UNDER THE SKIN (Arden): The boundaries of the body and the limits of love: It’s complicated

Note: Press opening for the Arden Theatre Company’s world premiere production of UNDER THE SKIN by Michael Hollinger was scheduled for January 21, 2015. When the lead actor, Craig Spidle, was unable to perform for health reasons, the Arden reached out to reviewers to postpone the opening. However, Phindie reviewer Kathryn Osenlund attended the January 25 matinee, with Spidle’s emergency replacement Douglas Rees in the role of Lou Ziegler. She wrote this review without notification that press opening had been delayed, and included a paragraph on the cast change. Rees’s adoption of the lead role has since been made permanent, but Phindie held this review until other publications were permitted to see it. 

Julianna Zinkel as Raina Lamott, Douglas Rees as Lou Ziegler, Biko Eisen-Martin as Jarrell Hayes, and Alice M. Gatling as Dr. Badu in Arden Theatre Company's production of Under the Skin. Photo by Sabina Louise Pierce

Julianna Zinkel as Raina Lamott, Douglas Rees as Lou Ziegler, Biko Eisen-Martin as Jarrell Hayes, and Alice M. Gatling as Dr. Badu in Arden Theatre Company’s production of Under the Skin. Photo by Sabina Louise Pierce

En route to the Arden Theatre via train and subway on a cold day, I wondered why I’d ever wanted to see an organ transplant play. I feared that this would be an ordeal. Then I remembered why I was interested:  It’s a Michael Hollinger play. UNDER THE SKIN is the seventh Hollinger World Premiere directed by Terrence J. Nolen and these premieres are not to be missed.

There’s little inherent humor in a guy needing a kidney, but evidently no one told that to Hollinger. He runs with it, devising an engrossing tale that touches on such sad issues as wrecked families. While the playwright respects the dire aspects of the patient’s situation, his character doesn’t wallow in self pity. It’s complicated. This is a pretty tough guy, the kind of man who sings his child to sleep with “Mack the Knife.” When his daughter waffles on the idea of donating a kidney, he quips,”You make Hamlet look decisive.”

Julianna Zinkel as Raina Lamott and Biko Eisen-Martin as Jarell Hayes. Photo by Mark Garvin.

Julianna Zinkel as Raina Lamott and Biko Eisen-Martin as Jarell Hayes. Photo by Mark Garvin.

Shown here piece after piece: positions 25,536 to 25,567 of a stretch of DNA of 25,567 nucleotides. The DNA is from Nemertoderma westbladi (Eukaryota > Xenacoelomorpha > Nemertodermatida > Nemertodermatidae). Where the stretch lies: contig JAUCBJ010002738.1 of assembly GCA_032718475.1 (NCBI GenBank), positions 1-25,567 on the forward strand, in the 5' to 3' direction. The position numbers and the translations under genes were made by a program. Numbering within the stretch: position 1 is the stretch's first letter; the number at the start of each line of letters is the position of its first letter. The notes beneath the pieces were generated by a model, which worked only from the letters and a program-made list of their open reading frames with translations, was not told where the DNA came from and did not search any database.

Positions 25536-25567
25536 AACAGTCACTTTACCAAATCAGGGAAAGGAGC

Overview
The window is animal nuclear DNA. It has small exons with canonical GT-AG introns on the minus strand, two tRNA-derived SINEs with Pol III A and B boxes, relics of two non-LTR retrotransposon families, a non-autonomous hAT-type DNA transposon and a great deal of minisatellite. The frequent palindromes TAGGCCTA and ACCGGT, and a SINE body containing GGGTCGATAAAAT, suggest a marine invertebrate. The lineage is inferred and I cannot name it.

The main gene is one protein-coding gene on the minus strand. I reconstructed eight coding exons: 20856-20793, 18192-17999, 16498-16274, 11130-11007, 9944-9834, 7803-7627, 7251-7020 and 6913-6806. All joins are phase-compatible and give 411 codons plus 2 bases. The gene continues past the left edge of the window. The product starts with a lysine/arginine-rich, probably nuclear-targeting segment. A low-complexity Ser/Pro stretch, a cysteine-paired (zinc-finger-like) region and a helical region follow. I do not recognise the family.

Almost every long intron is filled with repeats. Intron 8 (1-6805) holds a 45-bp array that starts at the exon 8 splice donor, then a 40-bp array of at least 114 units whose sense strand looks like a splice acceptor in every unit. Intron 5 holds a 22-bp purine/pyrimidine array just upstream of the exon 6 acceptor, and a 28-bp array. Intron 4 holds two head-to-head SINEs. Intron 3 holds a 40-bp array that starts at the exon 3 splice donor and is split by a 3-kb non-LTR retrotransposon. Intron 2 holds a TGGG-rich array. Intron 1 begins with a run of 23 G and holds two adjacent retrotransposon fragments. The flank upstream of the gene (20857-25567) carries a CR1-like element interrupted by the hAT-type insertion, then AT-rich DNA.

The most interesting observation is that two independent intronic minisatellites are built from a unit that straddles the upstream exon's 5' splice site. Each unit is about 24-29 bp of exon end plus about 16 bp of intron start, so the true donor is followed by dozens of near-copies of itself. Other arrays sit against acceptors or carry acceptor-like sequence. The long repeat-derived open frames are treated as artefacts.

The word heartwarming can denote easy, sentimental claptrap. But this play really is heartwarming. Hollinger lays down his plot like a weaver at a loom. I won’t spoil the surprises, but rather than constructing a generalized story and then working in characters’ views, Hollinger uses his highly developed sense of pacing and riposte to prioritize the characters as they bond, clash, and articulate or conceal their viewpoints and inner lives. Characters, not generalities, carry the ideas, angst, and laughs across to the audience.

Craig Spidle is listed in the program to play Lou Ziegler, the man who needs the kidney. I enjoyed Spidle’s work in Superior Donuts (Arden, 2011) and had hoped to see another of his performances. It was sad to learn that he had taken ill and would not be on stage. It’s a tough situation for the disappointed actor and for a cast accustomed to working with him throughout the rehearsal process. A new actor could have stalled the action. However, Douglas Rees got the call. Many will remember him from previous productions of Hollinger’s plays at the Arden: Opus, Ghost Writer, and An Empty Plate at the Cafe du Grand Boeuf. Although Rees is on book for a good part of the play, with his acting chops he inhales the script, and the audience and his fellow cast members can forget it’s in his hand.

Julianna Zinkel is Raina Lamott, the stressed out, almost constantly agitated daughter, her own tragic heroine who keeps a good and bad column checklist on her father, basically noting things he does or says that annoy her.  At the start when he comes to visit her, although she knows he drove 400 miles, she won’t even let him in the door. Julianna’s character also steps outside the frame to explain that this piece of theater is about “the boundaries of the body and the limits of love.”

Biko Eisen-Martin takes to his role as Jarrell Hayes with an attractive combination of laid-back and energetic, and he gives a good Latino lilt to his other character, a male nurse.

Alice M. Gatling, who is Jarrell’s mother, Marlene Hayes, also plays a doctor and a barista.  Gatling brings a truly powerful presence to all her roles, both light and serious.

The top-of-the-line design team creates a space that’s a hospital room and at the same time it’s any number of other places. In this open configuration, conversations can be sit-down and intimate, and they can cross space and time, sometimes simultaneously.

Terrence Nolen has pulled off another masterful directing job with UNDER THE SKIN, which earned a standing ovation at this performance. In theaters where everything rates a standing O, everything is fraudulent. But the Arden is not an automatic standing ovation kind of theater. [40 N. 2nd Street] January 15–March 15, 2015; ardentheatre.org.

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About the author

Kathryn Osenlund, theater and film junkie, is a former National Critics Institute fellow, NEA fellow in Arts Journalism, and member of the American Theater Critics Assn Steinberg and Osborn playwriting awards committee. A Barrymore Award nominator and professor emeritus in communications and theater, Kathryn also writes for NY-based CurtainUp.com. On twitter @theatrendorphin.